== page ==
Most poets alive during the 5,000+ years of recorded history have gone to some trouble to learn versification—poets from every region, culture and socioeconomic class on earth, writing in many thousands of languages. Why? Over the past century, answers have become less and less straightforward and intuitive. We’ll start there, with the expectation of finding substantial, recognizably human purposes that might make us want to challenge ourselves to learn meter. Over the course of this six-week, online workshop, we’ll dive into technical essentials, beyond the usual terminological preoccupations, to think about how metrical patterns arise and how they relate to rhythms of natural spoken English. Paying particular attention to key English-language meters, we’ll address some widespread misunderstandings and, via writing, workshop and reading, gain as much practical experience as possible with meter. The first goal is competency. The second is to explore, in our own work, ways of placing the varied rhythms of natural English into meaningful, expressive relation with artificial metrical patterns. We’ll aim to understand how versification works as a rhetorical tool, giving poets control at every verbal level, from the overall texture of a poem to the many emphases and tensions that, line by line, help determine tone and pacing and act like a genetic code for indirect meaning. We’ll continue to ask Why throughout the workshop, hoping to discover our own best answers. Class sessions will meet synchronously via Zoom, and assignments, poems and critiques will be shared via Wet Ink.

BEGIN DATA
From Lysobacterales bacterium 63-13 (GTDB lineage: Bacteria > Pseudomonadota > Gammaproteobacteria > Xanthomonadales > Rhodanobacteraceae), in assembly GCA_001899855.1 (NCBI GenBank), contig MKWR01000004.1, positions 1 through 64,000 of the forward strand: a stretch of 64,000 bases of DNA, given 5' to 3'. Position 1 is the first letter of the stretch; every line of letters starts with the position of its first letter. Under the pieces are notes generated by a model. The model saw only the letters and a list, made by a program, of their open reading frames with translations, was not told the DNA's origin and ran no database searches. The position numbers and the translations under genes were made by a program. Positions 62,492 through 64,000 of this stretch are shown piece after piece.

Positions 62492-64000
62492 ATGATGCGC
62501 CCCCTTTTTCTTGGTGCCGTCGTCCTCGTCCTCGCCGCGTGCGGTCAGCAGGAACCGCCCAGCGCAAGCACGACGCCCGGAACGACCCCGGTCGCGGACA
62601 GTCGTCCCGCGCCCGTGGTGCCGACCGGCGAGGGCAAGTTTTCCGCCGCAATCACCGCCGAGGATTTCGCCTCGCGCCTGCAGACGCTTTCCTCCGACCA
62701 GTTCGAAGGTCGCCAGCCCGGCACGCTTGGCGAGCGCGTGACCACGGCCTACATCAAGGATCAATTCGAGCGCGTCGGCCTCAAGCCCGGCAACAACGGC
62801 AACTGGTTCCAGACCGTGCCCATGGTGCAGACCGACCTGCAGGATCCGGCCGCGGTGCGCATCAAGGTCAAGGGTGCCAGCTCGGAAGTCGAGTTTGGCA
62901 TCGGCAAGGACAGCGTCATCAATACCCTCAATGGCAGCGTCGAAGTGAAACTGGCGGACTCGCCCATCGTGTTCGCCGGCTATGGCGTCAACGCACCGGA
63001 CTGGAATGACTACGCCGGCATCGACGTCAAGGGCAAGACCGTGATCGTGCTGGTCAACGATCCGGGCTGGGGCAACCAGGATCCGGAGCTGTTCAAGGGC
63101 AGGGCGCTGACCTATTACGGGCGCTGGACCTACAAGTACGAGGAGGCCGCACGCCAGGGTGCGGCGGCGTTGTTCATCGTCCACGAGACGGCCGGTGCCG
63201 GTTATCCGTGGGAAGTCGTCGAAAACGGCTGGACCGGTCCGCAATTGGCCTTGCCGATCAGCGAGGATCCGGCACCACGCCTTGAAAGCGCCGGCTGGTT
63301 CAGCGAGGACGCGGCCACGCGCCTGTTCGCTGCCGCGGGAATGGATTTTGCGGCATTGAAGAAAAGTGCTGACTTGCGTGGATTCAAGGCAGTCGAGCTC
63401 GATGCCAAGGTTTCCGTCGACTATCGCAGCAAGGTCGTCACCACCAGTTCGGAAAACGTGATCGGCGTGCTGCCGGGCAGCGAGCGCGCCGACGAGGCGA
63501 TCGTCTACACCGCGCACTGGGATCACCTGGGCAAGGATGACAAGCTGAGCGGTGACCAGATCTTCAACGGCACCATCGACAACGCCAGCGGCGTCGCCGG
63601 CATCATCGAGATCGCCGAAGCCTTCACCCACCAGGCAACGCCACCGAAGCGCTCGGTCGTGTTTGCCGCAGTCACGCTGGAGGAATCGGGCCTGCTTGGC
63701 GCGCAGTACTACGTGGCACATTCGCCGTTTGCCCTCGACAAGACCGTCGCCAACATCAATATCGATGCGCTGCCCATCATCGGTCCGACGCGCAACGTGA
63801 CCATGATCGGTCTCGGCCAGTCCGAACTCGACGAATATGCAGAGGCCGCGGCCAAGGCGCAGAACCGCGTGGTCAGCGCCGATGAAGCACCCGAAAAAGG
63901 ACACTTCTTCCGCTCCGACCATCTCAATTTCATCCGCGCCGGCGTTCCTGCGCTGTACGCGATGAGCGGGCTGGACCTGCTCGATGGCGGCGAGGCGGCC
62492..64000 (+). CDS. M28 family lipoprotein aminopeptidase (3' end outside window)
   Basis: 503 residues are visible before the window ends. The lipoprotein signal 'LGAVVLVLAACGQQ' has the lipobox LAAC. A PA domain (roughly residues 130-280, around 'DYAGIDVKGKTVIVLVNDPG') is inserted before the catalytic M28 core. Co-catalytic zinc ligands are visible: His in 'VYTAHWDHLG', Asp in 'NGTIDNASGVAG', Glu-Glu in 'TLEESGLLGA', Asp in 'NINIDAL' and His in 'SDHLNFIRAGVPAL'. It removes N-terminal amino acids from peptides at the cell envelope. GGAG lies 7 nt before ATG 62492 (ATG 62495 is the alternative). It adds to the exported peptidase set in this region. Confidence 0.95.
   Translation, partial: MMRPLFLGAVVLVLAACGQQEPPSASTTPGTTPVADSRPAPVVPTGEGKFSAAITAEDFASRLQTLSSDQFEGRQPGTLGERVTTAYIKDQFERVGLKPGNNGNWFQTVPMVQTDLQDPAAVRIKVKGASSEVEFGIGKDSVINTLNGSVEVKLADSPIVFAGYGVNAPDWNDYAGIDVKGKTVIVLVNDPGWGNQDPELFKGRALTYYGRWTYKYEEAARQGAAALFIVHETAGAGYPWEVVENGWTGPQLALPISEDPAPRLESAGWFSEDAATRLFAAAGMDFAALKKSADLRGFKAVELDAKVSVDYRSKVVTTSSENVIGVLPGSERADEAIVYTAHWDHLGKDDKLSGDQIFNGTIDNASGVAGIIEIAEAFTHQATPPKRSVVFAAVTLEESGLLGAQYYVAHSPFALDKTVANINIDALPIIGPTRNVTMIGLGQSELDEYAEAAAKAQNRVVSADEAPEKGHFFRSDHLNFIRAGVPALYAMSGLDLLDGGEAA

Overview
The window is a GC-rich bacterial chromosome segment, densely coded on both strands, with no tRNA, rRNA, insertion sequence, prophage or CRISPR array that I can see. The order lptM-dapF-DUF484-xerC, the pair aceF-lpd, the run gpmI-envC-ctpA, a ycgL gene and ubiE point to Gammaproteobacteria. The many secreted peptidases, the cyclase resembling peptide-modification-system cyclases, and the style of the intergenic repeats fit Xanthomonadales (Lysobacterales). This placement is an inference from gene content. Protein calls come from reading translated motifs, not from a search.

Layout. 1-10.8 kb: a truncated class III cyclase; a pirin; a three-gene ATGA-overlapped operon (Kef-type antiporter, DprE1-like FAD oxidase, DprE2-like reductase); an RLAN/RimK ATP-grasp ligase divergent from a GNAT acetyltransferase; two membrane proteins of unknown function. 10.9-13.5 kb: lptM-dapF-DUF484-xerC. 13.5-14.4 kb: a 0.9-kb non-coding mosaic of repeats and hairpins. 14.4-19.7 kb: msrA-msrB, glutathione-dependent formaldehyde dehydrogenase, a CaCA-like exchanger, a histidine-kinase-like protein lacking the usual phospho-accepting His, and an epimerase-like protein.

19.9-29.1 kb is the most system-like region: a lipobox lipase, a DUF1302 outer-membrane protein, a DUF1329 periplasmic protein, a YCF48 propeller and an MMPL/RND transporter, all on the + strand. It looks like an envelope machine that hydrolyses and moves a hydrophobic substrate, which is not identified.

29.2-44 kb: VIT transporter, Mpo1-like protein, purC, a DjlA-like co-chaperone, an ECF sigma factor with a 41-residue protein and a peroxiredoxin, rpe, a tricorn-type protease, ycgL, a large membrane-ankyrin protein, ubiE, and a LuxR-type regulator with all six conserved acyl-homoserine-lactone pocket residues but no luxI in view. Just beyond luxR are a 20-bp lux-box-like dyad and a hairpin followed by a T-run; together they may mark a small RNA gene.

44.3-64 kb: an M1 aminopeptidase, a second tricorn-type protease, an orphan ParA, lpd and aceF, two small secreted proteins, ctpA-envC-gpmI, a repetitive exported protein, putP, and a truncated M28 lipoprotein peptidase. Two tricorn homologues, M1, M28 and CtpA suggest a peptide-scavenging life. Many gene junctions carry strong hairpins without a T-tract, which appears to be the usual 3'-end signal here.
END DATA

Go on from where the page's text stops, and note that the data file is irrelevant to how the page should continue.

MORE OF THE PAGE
Joshua Mehigan’s second book, Accepting the Disaster (Farrar, Straus and Giroux), was cited in the Times Literary Supplement and New York Times Book Review as a best book of 2015. His poems have appeared in periodicals including the New Yorker, New York Times, Paris Review and Poetry, which awarded him its 2013 Levinson Prize. A recipient of fellowships from the Guggenheim Foundation and the National Endowment for the Arts, Mehigan has taught English and creative writing at Brooklyn College, College of Staten Island and other CUNY schools, and from 2017 to 2020 he was an artist in residence at Northwestern University. He lives in Windsor Terrace.